Creating a Sense of Community

Community is the secret sauce of coworking. Without it, it’s just a room with WiFi.  As you prepare to breathe this essential characteristic into your business, consider the following guidelines to get started:

1. Identify Core Values

Businesses are often asked, “What are your core values?” Building community starts with a greater understanding of company goals and letting your core values guide you there. For example, one of Google’s core values: “Focus on the user and all else will follow”. This core value serves as a north star they can always refer back to. So how do you identify core values? Start with a list of words that describe, “What is important to our space? What makes our business special?” As you write out your list of 40-50 words, prioritize them and then narrow them in half, then in half again, and then in half again. At the end of this exercise, you will land with 5 keywords that are your core values!

2. Share your Mission, Vision and Core Values with your Members

Outside of hanging a poster of these words in a conference room, how are you sharing your company vision with your members? If you are trying to cultivate a community that embodies your vision, your members play a key role in accomplishing the next goal. Do your community events and programming align with your initiatives? Do you practice what you preach? Ultimately, it’s important your members are clear on what makes your space unique so that they will be your grassroots marketing. If you establish a clear vision, they’re going to help you establish organic growth through word of mouth.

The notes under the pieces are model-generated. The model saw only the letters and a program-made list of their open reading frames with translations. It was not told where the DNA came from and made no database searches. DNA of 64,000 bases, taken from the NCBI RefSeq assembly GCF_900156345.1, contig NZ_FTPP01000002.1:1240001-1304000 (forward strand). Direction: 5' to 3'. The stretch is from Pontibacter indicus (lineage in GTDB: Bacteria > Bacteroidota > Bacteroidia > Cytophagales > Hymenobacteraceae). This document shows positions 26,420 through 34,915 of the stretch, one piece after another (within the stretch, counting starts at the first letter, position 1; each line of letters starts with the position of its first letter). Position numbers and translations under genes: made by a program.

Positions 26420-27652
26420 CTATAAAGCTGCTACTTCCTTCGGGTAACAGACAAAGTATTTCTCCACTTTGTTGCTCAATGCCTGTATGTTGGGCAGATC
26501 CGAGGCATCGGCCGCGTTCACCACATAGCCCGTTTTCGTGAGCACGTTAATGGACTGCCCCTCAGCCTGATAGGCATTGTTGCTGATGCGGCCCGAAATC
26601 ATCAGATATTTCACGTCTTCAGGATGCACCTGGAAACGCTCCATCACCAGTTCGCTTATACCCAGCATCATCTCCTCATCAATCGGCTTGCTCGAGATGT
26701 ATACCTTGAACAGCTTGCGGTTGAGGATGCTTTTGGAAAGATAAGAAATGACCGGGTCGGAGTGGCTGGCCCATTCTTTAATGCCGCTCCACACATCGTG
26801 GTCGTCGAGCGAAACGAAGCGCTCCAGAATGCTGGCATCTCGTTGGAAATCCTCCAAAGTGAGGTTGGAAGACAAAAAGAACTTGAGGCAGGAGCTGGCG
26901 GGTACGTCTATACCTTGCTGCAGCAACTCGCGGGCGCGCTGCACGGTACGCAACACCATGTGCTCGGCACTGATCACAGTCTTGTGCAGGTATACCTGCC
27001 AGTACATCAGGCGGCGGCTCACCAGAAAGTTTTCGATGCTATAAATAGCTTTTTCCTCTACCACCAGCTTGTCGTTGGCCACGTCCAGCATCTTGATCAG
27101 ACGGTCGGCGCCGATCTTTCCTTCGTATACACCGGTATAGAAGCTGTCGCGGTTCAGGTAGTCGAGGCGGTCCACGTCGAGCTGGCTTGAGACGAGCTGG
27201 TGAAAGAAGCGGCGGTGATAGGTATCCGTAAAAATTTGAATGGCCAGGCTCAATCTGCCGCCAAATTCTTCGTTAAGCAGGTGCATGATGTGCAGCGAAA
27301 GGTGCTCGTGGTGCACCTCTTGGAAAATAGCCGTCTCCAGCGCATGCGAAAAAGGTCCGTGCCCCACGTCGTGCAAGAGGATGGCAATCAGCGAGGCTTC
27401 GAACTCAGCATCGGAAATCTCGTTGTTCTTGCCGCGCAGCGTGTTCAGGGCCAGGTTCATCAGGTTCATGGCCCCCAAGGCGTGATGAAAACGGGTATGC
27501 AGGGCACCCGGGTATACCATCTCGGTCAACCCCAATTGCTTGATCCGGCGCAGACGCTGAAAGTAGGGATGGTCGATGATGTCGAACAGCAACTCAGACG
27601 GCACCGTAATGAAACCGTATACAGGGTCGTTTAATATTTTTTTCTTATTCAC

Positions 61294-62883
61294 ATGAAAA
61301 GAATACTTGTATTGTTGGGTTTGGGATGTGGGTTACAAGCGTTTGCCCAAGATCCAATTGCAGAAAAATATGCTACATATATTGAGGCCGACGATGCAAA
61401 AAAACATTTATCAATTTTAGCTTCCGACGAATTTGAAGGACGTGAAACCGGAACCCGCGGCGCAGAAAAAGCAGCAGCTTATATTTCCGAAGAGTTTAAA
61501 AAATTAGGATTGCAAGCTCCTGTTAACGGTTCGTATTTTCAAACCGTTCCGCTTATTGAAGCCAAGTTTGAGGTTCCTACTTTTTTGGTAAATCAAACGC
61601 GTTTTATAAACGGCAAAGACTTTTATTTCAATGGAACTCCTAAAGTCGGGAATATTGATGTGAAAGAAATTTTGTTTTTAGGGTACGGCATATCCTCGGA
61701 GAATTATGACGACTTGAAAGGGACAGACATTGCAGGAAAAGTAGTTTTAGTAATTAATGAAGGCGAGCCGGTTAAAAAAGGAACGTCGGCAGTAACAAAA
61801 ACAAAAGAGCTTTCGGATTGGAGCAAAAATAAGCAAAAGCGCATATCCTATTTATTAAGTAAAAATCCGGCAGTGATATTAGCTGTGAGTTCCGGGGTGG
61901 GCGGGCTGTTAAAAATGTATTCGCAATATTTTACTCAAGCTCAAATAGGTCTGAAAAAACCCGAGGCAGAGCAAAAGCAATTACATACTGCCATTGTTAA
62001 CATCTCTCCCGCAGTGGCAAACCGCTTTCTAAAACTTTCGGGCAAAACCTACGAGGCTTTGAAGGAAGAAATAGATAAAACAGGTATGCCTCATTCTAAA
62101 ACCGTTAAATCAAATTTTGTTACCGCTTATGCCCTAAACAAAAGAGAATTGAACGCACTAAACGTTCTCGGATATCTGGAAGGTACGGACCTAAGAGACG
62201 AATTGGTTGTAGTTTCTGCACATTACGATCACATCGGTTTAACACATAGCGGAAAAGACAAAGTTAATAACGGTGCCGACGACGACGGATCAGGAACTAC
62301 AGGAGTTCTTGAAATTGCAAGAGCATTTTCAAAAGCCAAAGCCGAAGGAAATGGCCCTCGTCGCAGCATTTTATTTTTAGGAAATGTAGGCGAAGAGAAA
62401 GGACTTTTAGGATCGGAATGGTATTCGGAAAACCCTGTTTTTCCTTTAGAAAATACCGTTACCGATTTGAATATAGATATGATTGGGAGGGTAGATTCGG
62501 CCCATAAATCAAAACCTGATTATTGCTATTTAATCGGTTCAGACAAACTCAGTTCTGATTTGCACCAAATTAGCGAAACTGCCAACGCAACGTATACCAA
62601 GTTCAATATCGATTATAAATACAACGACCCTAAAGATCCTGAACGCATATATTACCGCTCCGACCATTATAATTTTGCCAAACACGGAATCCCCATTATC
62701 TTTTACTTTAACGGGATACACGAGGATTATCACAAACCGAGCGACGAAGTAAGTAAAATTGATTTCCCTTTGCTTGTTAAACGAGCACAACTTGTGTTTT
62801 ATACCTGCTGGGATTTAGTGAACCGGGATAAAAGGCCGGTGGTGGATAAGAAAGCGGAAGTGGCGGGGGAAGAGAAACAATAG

3. Listen for Feedback

Every business loves the idea of collecting user feedback, but it’s often done with a lack of intention or purpose. As a space operator, it’s important to know what is missing or what members want more of. From there, it’s even more important to action some of the feedback to show improvements in the space so that you can build trust with your members. Additionally, feedback can be beneficial in other ways. Is someone hogging a conference room? Tell them. Perhaps they need to upgrade their space for a dedicated desk or suite? Creating an open-dialogue creates less frustration and gives operators a chance to offer a solution.

4. Don’t Always be the Entrepreneur

We always reinvent the wheel and sometimes it’s easier to pause and partner. Being the expert at everything is exhausting and not sustainable when can you lean into other industry experts. Whether it’s creating a training program or if you want to bring wellness into the space, someone has probably finessed what you’re looking to do. This is the intent of coworking and, after all, collaboration is key.

5. Empower your Members

We often overlook this idea because coworking is a service industry, but what Coworks has found is members want to self-service, or at least have the option to drive their own results/experience. After all, your space is full of members that more than likely consider themselves entrepreneurs, self-starters, and leaders.

Coworks was created to be a tool for members to embrace community offered in their space. We believe in driving a mobile experience for members so that space owners/operators can invest their time in actually creating that community. The Resources feature allows you to curate your space via mobile guides. Through this feature your members can learn how to make coffee, view amenities you offer, or maybe they just need to know the WiFi password. These resource guides can be photos, feedback survey forms, URL links or text. When getting started building your resource guide, consider the following questions:

  • What is that one question your members ask you everyday?
  • What amenities do you want to ensure your members take advantage of in the space?
  • What house rules do your members need to know in the space?

Our resource feature helps empower you to share your mission, core values, and vision with your community, listen for feedback, and empower your members. It’s tailored to help foster a community in your coworking space. Whether you’re just opening your space or have been open for a while, it’s always important to check in on your community.